To replace the first COSMO-SkyMed constellation, the Italian Space Agency is developing the COSMO-SkyMed second generation constellation. The 2nd generation constellation has the same function of radar-based Earth observation with particular focus on the Mediterranean area as the 1st generation. Like the 1st generation, the 2nd generation also consists of 4 satellites, CSG-1, CSG-2, CSG-3 and CSG-4. The satellites are improved versions of the first generation satellites. Also the radar payload CSG-SAR (COSMO-SkyMed Second Generation Synthetic Aperture Radar) is an improved version of the first generation X-band SAR payload. Furthermore, the 2nd generation satellites will operate in the same orbit (indeed, in the same orbital plane) as the first generation satellites. The 2nd generation satellites slightly outweigh the first generation satellites at 2,205 kg (4,861 lb) of mass.[14]

The contract for building two satellites was signed in September 2015. In December 2020, another two satellites were ordered. The satellites are built by Thales Alenia Space (the successor company of Alenia Spazio). They have a planned lifetime of 7 years. CSG-1 was launched on 18 December 2019 by Soyuz ST-A from Centre spatial Guyanais (CSG). CSG-2 was launched on 31 January 2022 by Falcon 9 Block 5 from Space Launch Complex 40 at Cape Canaveral Space Force Station,[15] while the CSG-3 satellite is scheduled to be launched in 2024 on a Vega-C launch vehicle.[16]

List of launches[edit]

Flight No. Date/Time (UTC) Launch site Launch vehicle Payload Outcome Notes
1 18 December 2019, 08:54:20 Kourou, ELS Soyuz ST-A / Fregat-MT CSG-1 Success On 18 January 2021, COSMO-SkyMed Second Generation-1 (CSG-1) became operational with the first of four satellites.[17]
2 31 January 2022, 23:11:14 CCSFS, SLC-40 Falcon 9 Block 5
B1052.3[18]
CSG-2 Success On 31 January 2022, SpaceX launched COSMO-SkyMed Second Generation FM2 mission to low Earth orbit from Space Launch Complex 40 (SLC-40) at Cape Canaveral Space Force Station in Florida.
3 2024 Kourou, ELV Vega-C CSG-3 Planned
4 2027 ? Kourou, ELV Vega-C CSG-4 Planned

See also[edit]

  • SAOCOM, two Argentine SAR-satellites that are part of the SIASGE constellation alongside COSMO-SkyMed.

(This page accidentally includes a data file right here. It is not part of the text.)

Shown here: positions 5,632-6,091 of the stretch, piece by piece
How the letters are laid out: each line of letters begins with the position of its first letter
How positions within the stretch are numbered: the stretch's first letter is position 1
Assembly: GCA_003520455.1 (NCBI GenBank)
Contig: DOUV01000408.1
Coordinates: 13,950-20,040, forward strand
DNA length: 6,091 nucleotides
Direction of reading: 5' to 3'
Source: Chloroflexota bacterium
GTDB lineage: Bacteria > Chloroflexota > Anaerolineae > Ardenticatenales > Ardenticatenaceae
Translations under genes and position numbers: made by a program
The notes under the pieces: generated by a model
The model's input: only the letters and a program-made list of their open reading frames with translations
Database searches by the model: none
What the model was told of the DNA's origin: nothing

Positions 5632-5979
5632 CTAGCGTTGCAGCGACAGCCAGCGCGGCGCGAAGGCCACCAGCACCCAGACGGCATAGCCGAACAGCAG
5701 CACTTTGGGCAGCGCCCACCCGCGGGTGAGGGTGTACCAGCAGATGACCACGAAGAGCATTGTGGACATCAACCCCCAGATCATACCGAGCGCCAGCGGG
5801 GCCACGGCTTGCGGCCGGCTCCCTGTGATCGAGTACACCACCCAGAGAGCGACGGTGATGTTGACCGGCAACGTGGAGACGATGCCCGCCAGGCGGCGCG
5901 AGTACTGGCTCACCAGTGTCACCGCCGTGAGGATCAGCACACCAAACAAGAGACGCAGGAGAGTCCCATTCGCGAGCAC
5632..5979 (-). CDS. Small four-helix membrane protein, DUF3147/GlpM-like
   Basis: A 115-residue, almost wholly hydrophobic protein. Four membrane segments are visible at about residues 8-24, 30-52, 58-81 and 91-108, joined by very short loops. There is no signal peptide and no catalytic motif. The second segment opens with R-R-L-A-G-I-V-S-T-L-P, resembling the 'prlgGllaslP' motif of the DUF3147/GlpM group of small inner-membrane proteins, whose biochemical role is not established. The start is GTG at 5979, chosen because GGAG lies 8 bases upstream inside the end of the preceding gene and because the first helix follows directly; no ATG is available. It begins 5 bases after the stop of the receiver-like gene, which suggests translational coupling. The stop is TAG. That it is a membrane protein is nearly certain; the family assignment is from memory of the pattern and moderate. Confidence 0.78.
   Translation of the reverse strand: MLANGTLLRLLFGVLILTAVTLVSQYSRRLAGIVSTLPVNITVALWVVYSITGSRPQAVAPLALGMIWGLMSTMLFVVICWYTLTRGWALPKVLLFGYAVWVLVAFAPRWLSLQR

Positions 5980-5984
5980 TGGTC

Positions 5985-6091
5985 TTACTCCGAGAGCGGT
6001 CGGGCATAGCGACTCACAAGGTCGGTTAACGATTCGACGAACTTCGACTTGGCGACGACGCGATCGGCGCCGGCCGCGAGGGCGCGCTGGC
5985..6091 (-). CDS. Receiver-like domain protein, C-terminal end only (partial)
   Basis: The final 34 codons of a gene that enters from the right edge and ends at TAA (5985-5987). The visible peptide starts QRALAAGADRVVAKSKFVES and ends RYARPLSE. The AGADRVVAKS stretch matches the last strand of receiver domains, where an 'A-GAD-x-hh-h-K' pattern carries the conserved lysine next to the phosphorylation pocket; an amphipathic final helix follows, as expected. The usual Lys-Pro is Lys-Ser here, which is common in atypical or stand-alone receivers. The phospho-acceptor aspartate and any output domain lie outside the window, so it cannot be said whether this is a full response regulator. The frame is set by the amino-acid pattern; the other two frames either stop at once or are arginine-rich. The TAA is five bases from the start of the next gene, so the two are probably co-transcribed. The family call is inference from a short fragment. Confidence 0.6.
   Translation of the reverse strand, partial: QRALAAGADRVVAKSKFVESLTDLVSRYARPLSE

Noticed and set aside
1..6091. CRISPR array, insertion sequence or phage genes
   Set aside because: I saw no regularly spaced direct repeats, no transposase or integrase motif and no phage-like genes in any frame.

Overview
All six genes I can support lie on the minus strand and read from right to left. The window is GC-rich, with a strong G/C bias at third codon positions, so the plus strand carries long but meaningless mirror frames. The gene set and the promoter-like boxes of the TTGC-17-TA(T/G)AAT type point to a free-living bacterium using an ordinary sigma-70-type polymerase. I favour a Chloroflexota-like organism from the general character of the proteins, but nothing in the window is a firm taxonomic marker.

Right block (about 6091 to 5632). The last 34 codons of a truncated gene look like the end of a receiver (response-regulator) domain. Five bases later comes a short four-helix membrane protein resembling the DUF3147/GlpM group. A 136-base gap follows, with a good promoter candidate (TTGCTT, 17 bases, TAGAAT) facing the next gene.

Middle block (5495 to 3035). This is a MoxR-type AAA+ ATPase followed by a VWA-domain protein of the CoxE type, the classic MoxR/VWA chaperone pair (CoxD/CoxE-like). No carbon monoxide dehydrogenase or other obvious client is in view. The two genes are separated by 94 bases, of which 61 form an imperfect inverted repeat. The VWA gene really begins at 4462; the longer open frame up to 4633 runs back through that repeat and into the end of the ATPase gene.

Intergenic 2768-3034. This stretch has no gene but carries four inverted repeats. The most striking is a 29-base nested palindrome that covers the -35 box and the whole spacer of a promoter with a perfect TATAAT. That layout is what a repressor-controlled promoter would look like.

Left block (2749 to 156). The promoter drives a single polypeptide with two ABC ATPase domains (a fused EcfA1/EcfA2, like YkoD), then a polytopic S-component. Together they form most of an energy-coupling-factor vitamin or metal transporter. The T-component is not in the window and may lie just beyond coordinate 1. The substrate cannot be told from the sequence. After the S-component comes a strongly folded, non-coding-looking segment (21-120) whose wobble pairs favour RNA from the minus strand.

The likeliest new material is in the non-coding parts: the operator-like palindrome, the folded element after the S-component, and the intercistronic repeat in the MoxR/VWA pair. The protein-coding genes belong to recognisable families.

• SAR Lupe, a system of five military SAR-satellites of Germany.

References[edit]

  1. ^ "COSMO-SkyMed (Constellation of 4 SAR Satellites)". eoportal.org. Retrieved 26 November 2020.
  2. ^ "COSMO-SkyMed Second Generation (CSG) Constellation". eoportal.org. Retrieved 26 November 2020.
  3. ^ "COSMO-SkyMed: Mission definition and main applications and products" (PDF). ESA.
  4. ^ "COSMO-SkyMed". Telespazio. Archived from the original on 8 July 2007.
  5. ^ a b "SPACEHAB Subsidiary Signs New Contracts Totaling US$4.7 million". SPACEHAB.
  6. ^ "COSMO-SkyMed Mission and Products Description 23/01/2019". e-geos.my.salesforce.com. Italian Space Agency. Retrieved 24 August 2020.
  7. ^ "COSMO-SkyMed User Guide" (PDF). ASI.
  8. ^ "Boeing To Launch Fourth EO Satellite For Italy". SpaceDaily. 23 December 2008.
  9. ^ "Worldwide launch schedule". Spaceflight Now. Archived from the original on 11 September 2013.
  10. ^ NASA Spaceflight.com – Delta II launches with COSMO-SkyMed-2 Archived 8 December 2007 at the Wayback Machine
  11. ^ "COSMO 1, 2, 3, 4". Gunter's Space Page. 7 July 2020. Retrieved 12 October 2021.
  12. ^ a b "eGEOS: COSMO-SkyMed Overview". eGEOS.(subscription required)
  13. ^ "E-GEOS to Create Early Warning System for Caribbean Weather Emergencies". satellitetoday.com. 18 December 2018. Retrieved 23 August 2019.
  14. ^ "CSG 1, 2, 3, 4 (COSMO-SkyMed 2nd Gen.)". Gunter's Space Page. 3 October 2021. Retrieved 12 October 2021.
  15. ^ "Falcon 9 finally launches with Italian CSG-2 Earth observation satellite". NASASpaceflight. 31 January 2022. Retrieved 1 February 2022.
  16. ^ "COSMO-SKYMED". Italian Space Agencydate. 3 October 2021. Retrieved 3 October 2021.
  17. ^ "COSMO-SkyMed". Agenzia Spaziale Italiana. 12 October 2021. Retrieved 12 October 2021.
  18. ^ "CSG-2 | Falcon 9 Block 5". 25 January 2022.

External links[edit]